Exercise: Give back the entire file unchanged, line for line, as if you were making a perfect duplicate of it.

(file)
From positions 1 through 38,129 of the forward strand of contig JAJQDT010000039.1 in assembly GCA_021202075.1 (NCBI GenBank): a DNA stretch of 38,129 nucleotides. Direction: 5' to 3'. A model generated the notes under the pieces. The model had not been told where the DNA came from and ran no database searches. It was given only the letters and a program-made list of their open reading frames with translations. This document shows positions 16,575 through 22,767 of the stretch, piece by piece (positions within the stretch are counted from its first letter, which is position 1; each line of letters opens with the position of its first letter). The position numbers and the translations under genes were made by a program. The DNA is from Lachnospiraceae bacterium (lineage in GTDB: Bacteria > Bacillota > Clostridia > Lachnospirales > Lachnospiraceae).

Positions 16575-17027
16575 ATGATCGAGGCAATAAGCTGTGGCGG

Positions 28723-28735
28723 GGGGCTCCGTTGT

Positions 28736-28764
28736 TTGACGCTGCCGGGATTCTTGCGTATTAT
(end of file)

From positions 1 through 38,129 of the forward strand of contig JAJQDT010000039.1 in assembly GCA_021202075.1 (NCBI GenBank): a DNA stretch of 38,129 nucleotides. Direction: 5' to 3'. A model generated the notes under the pieces. The model had not been told where the DNA came from and ran no database searches. It was given only the letters and a program-made list of their open reading frames with translations. This document shows positions 16,575 through 22,767 of the stretch, piece by piece (positions within the stretch are counted from its first letter, which is position 1; each line of letters opens with the position of its first letter). The position numbers and the translations under genes were made by a program. The DNA is from Lachnospiraceae bacterium (lineage in GTDB: Bacteria > Bacillota > Clostridia > Lachnospirales > Lachnospiraceae).

Positions 16575-17027
16575 ATGATCGAGGCAATAAGCTGTGGCGG

Positions 28723-28735
28723 GGGGCTCCGTTGT

Positions 28736-28764
28736 TTGACGCTGCCGGGATTCTTGCGTATTAT